A well-documented news report from Reuters today describes how Chinese consumers are buying non-GMO cooking oils, shunning soybean oil from imported U.S. and Brazilian soybeans.
We’ve anticipated this grassroots uprising since 2014, when a coalition of Chinese scientists and activists linked up at a “Food Safety and Sustainable Agriculture Forum” July 25-26 in Beijing.
Today’s Reuters analysis reveals:
1. A multinational food-service suppler, Aramark, serves 60 Chinese cities and observes that “Non-GMO oi is gradually replacing soy oil.” More than half of Aramark’s clients ask for non-GMO oil.
2. Non-GMO soybean oil retails at a 20% price premium, and four in five Chinese shoppers are willing to pay more for the non-GMO oil.
3. One Chinese edible oil firm, Henan Sunshine Oils and Fats, is interested in buying about 30,000 acres in Ukraine to grow non-GMO edible oil crops including sunflowers and canola.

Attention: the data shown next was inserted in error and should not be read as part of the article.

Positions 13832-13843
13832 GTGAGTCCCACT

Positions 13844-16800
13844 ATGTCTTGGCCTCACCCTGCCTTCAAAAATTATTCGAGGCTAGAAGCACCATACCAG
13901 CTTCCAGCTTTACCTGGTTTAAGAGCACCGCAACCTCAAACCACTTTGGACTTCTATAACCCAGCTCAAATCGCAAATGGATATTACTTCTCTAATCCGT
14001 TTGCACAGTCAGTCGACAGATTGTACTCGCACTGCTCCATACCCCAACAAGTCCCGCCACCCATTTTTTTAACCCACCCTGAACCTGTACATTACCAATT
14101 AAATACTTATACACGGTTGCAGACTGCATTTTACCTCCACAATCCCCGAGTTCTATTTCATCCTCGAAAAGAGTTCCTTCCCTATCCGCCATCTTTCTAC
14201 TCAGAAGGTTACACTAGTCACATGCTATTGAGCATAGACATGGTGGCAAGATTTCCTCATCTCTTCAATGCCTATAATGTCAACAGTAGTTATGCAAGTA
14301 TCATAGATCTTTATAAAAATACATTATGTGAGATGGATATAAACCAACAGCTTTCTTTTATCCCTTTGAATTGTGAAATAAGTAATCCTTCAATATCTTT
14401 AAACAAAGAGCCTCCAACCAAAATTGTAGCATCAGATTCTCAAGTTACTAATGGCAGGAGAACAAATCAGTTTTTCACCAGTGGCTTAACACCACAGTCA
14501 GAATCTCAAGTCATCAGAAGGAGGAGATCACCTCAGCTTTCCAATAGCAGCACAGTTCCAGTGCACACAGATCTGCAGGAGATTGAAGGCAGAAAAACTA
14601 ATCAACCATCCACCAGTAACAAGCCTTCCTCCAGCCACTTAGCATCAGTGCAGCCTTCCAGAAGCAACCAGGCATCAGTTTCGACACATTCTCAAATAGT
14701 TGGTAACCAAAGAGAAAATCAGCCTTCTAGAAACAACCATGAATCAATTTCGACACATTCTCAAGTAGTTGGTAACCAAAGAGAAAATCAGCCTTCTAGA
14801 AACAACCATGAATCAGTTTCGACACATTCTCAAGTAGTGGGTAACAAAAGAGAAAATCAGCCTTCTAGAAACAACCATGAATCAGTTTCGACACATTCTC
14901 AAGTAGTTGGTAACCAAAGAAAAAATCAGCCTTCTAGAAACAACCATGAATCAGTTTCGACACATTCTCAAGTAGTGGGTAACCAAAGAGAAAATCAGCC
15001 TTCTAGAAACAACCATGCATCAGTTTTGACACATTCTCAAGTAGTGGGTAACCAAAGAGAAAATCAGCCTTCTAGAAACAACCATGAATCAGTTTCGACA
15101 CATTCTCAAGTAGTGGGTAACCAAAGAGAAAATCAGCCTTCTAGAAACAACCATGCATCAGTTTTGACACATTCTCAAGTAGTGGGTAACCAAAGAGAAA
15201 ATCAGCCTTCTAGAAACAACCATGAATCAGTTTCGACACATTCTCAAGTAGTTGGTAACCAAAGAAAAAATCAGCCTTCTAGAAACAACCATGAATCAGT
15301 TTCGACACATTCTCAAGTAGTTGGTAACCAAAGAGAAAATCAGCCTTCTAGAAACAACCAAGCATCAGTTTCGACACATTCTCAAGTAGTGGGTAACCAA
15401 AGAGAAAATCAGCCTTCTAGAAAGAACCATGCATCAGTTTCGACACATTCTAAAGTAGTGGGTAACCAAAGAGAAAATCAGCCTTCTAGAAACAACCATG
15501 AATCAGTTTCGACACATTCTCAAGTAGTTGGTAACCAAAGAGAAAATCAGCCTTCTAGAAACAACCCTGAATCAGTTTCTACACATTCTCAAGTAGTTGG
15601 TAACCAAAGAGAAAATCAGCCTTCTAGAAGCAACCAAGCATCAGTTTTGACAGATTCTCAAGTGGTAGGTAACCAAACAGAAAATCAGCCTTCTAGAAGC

Chinese consumers’ wariness of GMO foods has multiplied in the face of official Chinese government assurance that GMO foods are “substantially equivalent” to non-transgenic foods.
There are many millions more Chinese using digital social networks such as Weibo and Renren than there are Americans in networks like Twitter and Facebook. China’s internet users number more than 540 million.
We’ve long maintained that the “real truth” about food safety will percolate up from concerned citizens who vote at the cash register.
In the U.S. as well as China, official doctrine about safety of transgenic crops, and toxins such as glyphosate linked with transgenic crops, is slowly emerging from a few courageous and independent individuals and consumer organizations.
The real opportunity here for American growers: Transition to non-GMO crops, substituting more on-farm management ability for the “easy” alternative of writing checks for chemicals and tech fees.